33. The IATTC continues to work with the SPC and the Forum Fisheries Agency to pursue harmonization of data collection standards for fisheries which capture tunas in the Pacific. Further harmonization efforts are expected as the new Western and Central Pacific Fisheries Commission develops its working priorities.
34. The IATTC has modified its document series reporting the status and trends in fisheries. It now includes a synopsis as the Fisheries Status Report (e.g. http://www.iattc.org/PDFFiles2/FisheryStatusReport2.pdf) designed to address the needs of the Commission, the general public and those looking for the principal information in synthesized format on which to base discussions of conservation and management requirements. Detailed information and presentation of scientific analyses is now presented separately in Stock Status Reports, which may also be found on line at the IATTC Web site.
International Commission for the Conservation of Atlantic Tuna (ICCAT)
35. The ICCAT relational database in now fully operational and it contains all Task-I (Nominal catch) Task-II (catch and effort and size sampling) and other specific databases like catch at size, catch distribution in smaller area, trade statistics, etc.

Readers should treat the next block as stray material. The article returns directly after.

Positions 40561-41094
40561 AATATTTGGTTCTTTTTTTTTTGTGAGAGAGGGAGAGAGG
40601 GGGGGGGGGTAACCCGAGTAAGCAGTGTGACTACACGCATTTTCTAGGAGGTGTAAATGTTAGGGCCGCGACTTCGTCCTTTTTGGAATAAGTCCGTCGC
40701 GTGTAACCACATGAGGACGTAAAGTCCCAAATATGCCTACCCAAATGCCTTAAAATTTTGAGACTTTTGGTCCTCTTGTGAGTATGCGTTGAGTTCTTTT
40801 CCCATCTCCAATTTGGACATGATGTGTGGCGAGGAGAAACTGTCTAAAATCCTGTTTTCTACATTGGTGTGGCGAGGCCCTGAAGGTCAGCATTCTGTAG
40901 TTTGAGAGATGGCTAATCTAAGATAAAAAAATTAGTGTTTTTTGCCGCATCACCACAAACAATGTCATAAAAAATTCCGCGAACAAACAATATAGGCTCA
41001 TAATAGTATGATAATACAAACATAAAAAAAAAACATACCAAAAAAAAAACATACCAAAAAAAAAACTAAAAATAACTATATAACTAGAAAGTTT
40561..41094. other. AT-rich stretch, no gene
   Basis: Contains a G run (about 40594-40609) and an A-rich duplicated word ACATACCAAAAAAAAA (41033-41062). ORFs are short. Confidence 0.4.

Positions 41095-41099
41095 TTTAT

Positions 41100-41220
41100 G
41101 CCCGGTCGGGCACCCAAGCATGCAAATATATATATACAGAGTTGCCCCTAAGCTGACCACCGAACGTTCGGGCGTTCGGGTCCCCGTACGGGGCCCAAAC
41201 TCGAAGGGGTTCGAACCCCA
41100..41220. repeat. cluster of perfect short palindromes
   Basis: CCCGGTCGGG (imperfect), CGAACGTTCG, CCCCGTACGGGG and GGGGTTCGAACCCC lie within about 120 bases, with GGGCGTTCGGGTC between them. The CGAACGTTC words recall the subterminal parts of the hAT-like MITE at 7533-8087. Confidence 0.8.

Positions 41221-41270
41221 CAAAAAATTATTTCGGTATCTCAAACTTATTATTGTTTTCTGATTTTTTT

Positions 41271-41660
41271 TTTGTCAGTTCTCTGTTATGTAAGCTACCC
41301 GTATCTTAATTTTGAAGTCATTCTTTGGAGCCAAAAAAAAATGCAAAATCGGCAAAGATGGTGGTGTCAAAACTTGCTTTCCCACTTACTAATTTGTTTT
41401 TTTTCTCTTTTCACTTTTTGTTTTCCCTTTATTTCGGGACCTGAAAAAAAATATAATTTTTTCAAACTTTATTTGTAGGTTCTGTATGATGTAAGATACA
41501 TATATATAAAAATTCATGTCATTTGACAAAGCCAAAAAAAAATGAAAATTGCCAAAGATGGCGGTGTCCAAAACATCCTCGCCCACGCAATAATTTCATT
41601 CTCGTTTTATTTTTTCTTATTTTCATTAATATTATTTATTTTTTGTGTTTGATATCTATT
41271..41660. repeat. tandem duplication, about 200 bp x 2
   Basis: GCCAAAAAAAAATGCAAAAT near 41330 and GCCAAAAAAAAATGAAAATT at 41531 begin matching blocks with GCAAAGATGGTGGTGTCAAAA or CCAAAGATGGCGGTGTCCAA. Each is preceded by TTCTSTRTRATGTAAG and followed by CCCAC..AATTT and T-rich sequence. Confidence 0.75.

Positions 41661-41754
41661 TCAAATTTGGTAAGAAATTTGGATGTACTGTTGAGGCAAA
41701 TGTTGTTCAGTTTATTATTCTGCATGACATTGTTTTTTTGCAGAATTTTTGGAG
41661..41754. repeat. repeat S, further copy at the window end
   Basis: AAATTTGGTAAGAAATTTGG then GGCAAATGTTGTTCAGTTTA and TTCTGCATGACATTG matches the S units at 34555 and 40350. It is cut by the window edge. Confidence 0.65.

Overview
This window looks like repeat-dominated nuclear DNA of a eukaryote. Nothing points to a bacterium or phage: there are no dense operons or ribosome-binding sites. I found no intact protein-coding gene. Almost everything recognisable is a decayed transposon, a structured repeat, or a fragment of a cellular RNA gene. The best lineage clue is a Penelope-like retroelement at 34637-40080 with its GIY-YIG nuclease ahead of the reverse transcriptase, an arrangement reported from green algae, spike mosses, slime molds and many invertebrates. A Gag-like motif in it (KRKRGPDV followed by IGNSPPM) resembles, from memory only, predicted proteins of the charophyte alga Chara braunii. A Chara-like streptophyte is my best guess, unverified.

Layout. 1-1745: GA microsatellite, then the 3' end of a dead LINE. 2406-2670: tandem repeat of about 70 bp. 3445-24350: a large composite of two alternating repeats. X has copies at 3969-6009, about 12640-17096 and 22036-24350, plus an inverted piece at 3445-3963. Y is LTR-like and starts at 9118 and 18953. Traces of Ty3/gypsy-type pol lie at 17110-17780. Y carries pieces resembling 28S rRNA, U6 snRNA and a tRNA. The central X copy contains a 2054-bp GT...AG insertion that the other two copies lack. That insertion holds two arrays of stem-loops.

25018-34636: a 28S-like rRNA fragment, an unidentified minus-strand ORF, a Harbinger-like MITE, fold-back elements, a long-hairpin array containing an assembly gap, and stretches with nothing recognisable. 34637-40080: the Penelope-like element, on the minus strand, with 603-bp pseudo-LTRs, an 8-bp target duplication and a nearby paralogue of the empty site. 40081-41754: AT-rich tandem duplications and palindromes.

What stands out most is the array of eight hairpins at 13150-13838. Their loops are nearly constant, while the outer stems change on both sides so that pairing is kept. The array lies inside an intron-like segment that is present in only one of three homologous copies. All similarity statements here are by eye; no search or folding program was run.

36. With the adoption of a data exchange protocol, various electronic forms were created and a framework was developed for reading, validating and integrating all statistical data received. Within this protocol a very strict rule was established to document the changes of historical catches before examination by species group and incorporating those changes into the database.
37. Following the good results of the work carried out by FAO-FIDI and the ICCAT Secretariat to reduce the discrepancies between FAO and ICCAT on tunas catches in the Mediterranean Sea, the ICCAT scientific Committee asked the authors to conduct the same work for the Atlantic Ocean.
38. According to the statistical documents of bluefin, bigeye and swordfish and other trade data, the Secretariat continues to estimate the unreported catches (N.E.I.) for those three species. Also trade fin data from Hong Kong was used to construct a more accurate catches during the assessment conducted last year (2004) for blue shark and shortfin mako as the information reported to ICCAT and others agencies was very incomplete.
39. Considering that collection and submission of accurate fishery data is essential for the assessment and the management and a fundamental responsibility for the fishing parties, the Commission decided to have a special fund from voluntary basis for capacity-building related to data collection and quality insurance.
40. An ambitious proposal to re-publish the ICCAT field manual to extend to current scope (centred mainly to collection of fishery statistics) to biological sampling is in process.
International Council for the Exploration of the Sea (ICES)